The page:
Sunday, June 6, 2010

Pineapple Shrimp


First and foremost I would like to announce that, with the help of The Bakers' Hotline over at King Arthur Flour, I have rectified my sourdough problem and successfully baked two baguettes this weekend. Hopefully, with a little practice, I will perfect my dream version of sourdough. I'm also really happy to know that my readers believe in emergency chocolate. It really can work miracles, no?

Moving on. In this recipe, I used a vegetable with which many people may not be so familiar: Kohlrabi. I acquired my first kohlrabi last week when I told my dad to bring me back some interesting vegetables from the Vietnamese market. We see them everywhere, so he decided to pick one up. If you haven't tried kohlrabi before, give one a try the next time you're in an ethnic market--it's as unoffensive as vegetables can get. So, what exactly is Kohlrabi? According to its Wikipedia article, Kohlrabi is actually a specially cultivated form of cabbage despite the fact that it looks like a large round turnip the color of green tomatoes.  It is also not a root. It's very common in ethnic markets, and is the top vegetable in Kashmir. Once you get past the outside skin, its texture and taste are similar to broccoli stems, but it's a bit heartier. You can eat it raw or cooked, sauteed or fried, and mixed into soups and curries. It seemed like the perfect addition to tonight's food--nice and crunchy.

The following recipe also contains something that you will almost never see me use: canned fruit. I'm not a big fan of frozen or canned food unless it's an essential that's only packaged that way. I don't eat frozen meals, and the only frozen foods I really do eat are waffles, fruit, ravioli/tortellini and the occasional pizza. Oh, and ice cream and the things I freeze. I think frozen vegetables are kind of gross and cook up all soggy, and that canned vegetables are even worse. I'll eat canned beans so long as they haven't been refried. And I'll eat canned tuna (without mayonnaise) and soup on occasion. Canned fruit? Not so much. My one exception is pineapple in its own juice. I find cutting pineapples to be a big pain and feel like I'm paying for the rind and nothing else. But canned pineapple? It's pretty damned good and available year round. It also prevents me from doing all  that work (read: scratching up my hands) and ending up with sour fruit. Very little is worse than spending money and time on food that you can't eat. If you want to take the risk, please go ahead. I'm just going to sit over here in my world of canned pineapple and eat food I know tastes good. iheartgiraffes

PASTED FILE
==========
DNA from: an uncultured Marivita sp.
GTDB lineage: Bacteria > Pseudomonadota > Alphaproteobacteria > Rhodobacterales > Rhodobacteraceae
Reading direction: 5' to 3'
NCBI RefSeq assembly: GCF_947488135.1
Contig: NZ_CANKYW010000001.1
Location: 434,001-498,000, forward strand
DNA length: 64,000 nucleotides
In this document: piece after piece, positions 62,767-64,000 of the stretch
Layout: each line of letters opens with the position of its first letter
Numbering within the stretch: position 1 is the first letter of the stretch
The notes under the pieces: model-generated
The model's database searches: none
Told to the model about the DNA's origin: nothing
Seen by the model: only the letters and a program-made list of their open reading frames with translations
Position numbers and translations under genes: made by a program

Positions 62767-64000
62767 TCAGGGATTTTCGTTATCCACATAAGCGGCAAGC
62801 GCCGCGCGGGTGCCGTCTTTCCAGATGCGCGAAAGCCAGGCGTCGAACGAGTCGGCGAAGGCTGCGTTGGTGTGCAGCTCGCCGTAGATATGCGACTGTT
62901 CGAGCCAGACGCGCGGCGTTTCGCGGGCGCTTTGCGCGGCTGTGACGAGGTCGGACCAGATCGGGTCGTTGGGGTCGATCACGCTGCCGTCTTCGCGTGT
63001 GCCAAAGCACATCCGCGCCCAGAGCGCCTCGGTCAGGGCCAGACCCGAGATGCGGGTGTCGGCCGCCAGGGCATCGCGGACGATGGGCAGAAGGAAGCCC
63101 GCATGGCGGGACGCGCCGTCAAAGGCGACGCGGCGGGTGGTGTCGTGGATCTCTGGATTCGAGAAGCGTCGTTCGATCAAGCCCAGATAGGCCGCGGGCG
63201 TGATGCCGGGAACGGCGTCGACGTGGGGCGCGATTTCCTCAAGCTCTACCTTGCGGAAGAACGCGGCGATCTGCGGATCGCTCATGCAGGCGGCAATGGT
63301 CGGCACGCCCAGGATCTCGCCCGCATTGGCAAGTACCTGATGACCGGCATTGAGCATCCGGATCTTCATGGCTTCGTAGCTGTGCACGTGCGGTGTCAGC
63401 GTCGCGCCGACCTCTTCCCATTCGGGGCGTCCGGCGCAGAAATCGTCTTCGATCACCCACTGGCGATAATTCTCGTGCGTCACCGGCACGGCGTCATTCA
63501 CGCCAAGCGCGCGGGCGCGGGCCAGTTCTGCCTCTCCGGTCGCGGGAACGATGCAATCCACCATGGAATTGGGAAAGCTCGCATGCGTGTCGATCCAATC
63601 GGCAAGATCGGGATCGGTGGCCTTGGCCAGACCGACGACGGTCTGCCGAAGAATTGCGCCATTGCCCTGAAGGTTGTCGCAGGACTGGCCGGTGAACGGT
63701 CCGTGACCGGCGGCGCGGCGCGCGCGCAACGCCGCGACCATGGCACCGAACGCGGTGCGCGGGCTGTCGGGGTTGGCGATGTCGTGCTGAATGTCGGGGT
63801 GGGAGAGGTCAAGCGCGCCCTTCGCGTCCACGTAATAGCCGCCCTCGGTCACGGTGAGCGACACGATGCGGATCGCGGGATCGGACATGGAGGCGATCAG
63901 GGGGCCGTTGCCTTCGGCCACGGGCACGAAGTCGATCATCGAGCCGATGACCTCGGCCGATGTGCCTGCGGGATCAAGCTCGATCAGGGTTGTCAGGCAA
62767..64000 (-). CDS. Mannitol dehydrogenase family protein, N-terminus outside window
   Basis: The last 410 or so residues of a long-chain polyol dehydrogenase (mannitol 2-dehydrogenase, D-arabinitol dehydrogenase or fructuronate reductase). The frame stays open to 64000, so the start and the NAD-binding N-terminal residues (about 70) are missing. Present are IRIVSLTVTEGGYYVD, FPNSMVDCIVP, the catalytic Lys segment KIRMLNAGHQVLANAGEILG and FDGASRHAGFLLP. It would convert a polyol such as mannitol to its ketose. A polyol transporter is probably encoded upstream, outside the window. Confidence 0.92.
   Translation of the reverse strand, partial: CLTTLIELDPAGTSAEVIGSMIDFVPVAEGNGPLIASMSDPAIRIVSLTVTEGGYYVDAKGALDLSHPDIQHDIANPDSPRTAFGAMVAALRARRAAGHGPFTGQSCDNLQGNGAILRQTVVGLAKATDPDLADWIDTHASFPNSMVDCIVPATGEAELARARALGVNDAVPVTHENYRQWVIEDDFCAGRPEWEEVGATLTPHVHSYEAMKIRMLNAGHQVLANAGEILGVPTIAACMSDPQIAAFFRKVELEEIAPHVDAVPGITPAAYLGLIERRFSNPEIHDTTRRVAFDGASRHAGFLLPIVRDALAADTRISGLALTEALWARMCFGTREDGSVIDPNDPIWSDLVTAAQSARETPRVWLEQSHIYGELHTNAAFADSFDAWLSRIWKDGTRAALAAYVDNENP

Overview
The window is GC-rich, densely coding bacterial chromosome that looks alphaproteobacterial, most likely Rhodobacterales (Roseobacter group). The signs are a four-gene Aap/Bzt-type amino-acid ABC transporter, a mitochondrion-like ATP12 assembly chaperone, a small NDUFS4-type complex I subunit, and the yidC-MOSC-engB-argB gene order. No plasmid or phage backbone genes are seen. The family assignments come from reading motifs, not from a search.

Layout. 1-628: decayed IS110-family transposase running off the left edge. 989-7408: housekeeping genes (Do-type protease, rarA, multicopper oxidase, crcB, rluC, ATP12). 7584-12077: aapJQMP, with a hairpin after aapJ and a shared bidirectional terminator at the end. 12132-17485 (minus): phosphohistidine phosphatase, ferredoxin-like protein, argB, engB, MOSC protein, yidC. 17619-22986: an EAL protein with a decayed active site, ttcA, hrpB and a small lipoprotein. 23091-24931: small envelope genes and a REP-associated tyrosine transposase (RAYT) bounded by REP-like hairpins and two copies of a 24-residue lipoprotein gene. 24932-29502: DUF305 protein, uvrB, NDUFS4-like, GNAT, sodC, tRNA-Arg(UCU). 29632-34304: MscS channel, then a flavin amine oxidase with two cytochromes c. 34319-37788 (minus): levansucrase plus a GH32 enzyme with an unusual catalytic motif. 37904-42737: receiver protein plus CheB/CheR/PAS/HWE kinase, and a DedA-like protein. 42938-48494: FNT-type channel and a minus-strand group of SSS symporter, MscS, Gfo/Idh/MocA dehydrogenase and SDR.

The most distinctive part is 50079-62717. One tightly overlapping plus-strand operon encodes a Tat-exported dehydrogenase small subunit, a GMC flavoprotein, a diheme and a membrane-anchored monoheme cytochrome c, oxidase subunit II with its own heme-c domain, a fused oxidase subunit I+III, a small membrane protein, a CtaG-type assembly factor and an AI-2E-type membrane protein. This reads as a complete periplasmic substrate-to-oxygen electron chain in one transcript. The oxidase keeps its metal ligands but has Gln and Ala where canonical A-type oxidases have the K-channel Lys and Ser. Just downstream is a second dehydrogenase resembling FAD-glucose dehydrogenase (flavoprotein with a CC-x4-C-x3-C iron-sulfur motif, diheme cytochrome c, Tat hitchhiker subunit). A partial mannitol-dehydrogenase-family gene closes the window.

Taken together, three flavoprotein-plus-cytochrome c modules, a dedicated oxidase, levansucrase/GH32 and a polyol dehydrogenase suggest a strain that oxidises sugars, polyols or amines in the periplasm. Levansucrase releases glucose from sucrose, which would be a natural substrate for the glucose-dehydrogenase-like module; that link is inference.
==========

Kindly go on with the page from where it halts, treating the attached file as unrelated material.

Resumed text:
Ingredients (Serves 4-5)
1 pound shrimp, deveined & peeled
1 can pineapple chunks or the equivalent in fresh pineapple
Steamed rice or vermicelli noodles

Marinade
1/2 cup teriyaki sauce
3 scallions, chopped
3 cloves garlic, finely chopped
2 Tbsp. pineapple juice
2 tsp. lemon juice
1 tsp. crushed red pepper
1 tsp. kosher salt

Vegetables
2 medium carrots, julienned
1 medium onion, julienned
1 kohlrabi, julienned (or use 2 zucchini or 3 smaller summer squash)
3 baby bok choy, julienned
other vegetables, such as broccoli, mushrooms or peppers, julienned
2 Tbsp. teriyaki sauce
1 tsp. crushed red pepper
reserved marinade from shrimp
salt, to taste

Directions 
1. Two hours prior to dinner (or that morning), mix marinade. Place in large bowl or large ziplock bag along with cleaned shrimp. Make sure shrimp is fully coated. Let sit in fridge for at least 2 hours.


2. At some point, julienne your vegetables. I don't have a mandolin and am afraid of cutting off my fingers cutting hard vegetables like carrot and kohlrabi, so I used the coarse side of a box grater. If you don't have kohlrabi, use squash. I would have if I had any. And if you are going to julienne bok choy, fold the leaves under the stem and press down. This way you cut the leaves and stem at the same time.